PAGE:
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Pedagogy 4.2 (2004) 316-322

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When "Macaroni and Cheese Is Good" Enough:

Revelation in Creative Nonfiction

During a meeting of the Special Interest Group in Creative Nonfiction at the 2002 College Composition and Communication Conference, an audience member posed a question that began with a complaint: her students were choosing "trivial" topics for their creative nonfiction assignments. She knew they had "juicier" stories to tell but she didn't know how to get them to "dig deeper." "How do I get them to do that?" she asked.

I admit when I first heard this question, I winced at the implication behind it: that an essential goal of creative nonfiction instruction is to help students write "juicier" (a.k.a. "confessional") prose. Although many memorable examples of creative nonfiction do emerge from "juicy" life stories, many others begin on, of, or about the most seemingly trivial subjects. What makes these latter essays equally memorable is not so much what they tell but the way in which they tell. As Joyce Carol Oates (1991: xxii) suggests, "in the most brilliant essays, language is not merely the medium of communication; it is communication." To some extent, that's why creative nonfiction can be such an appealing genre for students straddling the grand old age of twenty. Even those who have lived the most ordinary lives can make literary language of the most ordinary matters. How deeply our students dig into their material depends not only on their desire to dig but on the tools they have with them at this point in their lives. The success of their efforts also depends largely on their ability to gather others to peer into their excavation sites. Some students will spend the entire semester bulldozing; others will barely scratch the surface. Our goal as creative nonfiction instructors is to offer our students various tools for digging and to help them translate their discoveries for their readers. What we seek is not so much the profound or the packaged as the genuine (and genuinely appealing).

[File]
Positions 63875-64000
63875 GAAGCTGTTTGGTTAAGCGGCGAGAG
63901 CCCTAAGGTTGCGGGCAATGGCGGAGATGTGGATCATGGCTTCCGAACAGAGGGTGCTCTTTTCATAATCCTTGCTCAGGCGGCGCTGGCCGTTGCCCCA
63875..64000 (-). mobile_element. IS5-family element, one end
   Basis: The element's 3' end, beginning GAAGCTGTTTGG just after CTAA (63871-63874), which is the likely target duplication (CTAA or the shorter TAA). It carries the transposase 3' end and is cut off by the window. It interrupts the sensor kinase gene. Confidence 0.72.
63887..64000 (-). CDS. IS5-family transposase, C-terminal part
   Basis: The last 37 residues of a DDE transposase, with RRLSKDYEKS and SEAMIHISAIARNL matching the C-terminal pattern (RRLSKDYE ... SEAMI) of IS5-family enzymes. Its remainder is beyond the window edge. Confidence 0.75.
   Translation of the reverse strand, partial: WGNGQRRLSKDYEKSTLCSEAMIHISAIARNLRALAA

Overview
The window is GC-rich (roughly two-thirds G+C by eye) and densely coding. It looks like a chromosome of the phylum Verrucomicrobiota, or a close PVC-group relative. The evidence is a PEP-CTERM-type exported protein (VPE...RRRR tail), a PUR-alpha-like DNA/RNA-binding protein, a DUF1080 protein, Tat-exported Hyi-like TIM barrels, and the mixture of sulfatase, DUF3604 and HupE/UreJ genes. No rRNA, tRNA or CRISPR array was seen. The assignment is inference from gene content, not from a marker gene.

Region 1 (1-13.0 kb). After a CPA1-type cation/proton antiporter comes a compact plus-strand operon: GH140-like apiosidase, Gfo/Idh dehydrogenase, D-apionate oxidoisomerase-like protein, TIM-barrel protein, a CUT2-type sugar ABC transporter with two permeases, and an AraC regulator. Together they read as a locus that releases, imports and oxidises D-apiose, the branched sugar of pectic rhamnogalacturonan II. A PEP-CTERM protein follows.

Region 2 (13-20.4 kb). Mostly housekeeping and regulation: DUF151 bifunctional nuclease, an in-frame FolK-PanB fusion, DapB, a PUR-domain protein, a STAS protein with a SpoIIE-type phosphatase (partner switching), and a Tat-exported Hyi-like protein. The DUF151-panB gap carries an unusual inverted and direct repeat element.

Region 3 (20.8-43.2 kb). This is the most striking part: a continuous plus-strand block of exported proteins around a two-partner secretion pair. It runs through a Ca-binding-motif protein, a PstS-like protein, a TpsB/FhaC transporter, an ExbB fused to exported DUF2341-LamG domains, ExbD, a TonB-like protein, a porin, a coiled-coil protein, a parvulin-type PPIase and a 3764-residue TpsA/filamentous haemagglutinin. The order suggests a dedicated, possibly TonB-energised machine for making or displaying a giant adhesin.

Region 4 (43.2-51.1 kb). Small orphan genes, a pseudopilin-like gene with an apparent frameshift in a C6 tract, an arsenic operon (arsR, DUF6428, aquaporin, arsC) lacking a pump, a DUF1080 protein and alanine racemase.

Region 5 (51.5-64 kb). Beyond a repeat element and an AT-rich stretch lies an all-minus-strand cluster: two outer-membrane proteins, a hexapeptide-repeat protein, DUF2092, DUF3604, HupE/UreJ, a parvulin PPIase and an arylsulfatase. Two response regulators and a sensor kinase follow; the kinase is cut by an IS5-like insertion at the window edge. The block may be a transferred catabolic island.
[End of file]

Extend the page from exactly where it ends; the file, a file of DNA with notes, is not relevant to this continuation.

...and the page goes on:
That creative nonfiction pedagogy places so much emphasis on revelation—"self-discovery, self-exploration, and surprise" (Root and Steinberg 2002: xxv)—is not itself a surprise. Introspection is an inherent part of the genre, as is what Robert Root and Michael Steinberg (2002: xxiv) label "personal presence"—that manner of voice that announces the existence of a real person behind the piece, whether the subject is self or something else like [End Page 316] old china, headaches, idleness, or hate. As Joseph Epstein (1993: xv) puts it: "Without that strong personal presence, the essay doesn't quite exist; it becomes an article, a piece, or some other indefinable verbal construction. Even when the subject seems a distant and impersonal one, the self of the writer is in good part what the essay is about."Thus, not only do we use "personal presence" to define the genre of creative nonfiction, we use it to define creative nonfiction against other genres (poetry, fiction, drama) and against the umbrella genre of nonfiction. Furthermore, when we ask students to examine the history of creative nonfiction, we often point to Michel de Montaigne, the so-called father of the modern essay, and stress the novelty of Montaigne's project, namely, his self-revelation. "I am myself the matter of my book," Montaigne declares in the prefatory remarks to his Essais (1958: 2). Our students appreciate writers like Montaigne, William Hazlitt, Charles Lamb, and Robert Louis Stevenson because they sense personal presence breaking through old ideas and language otherwise inaccessible to their contemporary sensibilities. Historically, then, revelation—"self-study," "self-exploration," "self-disclosure," or whatever name we attach to that concept of finding a (written) self—has always been an essential component of creative nonfiction. Encouraging students to embark on similar journeys of self- discovery is not necessarily bad pedagogy. Implementing that pedagogy can be maddening, however, when students resist self-disclosure or when self- disclosure becomes both the means and end of the writing process. The (false) assumption behind such a pedagogical...


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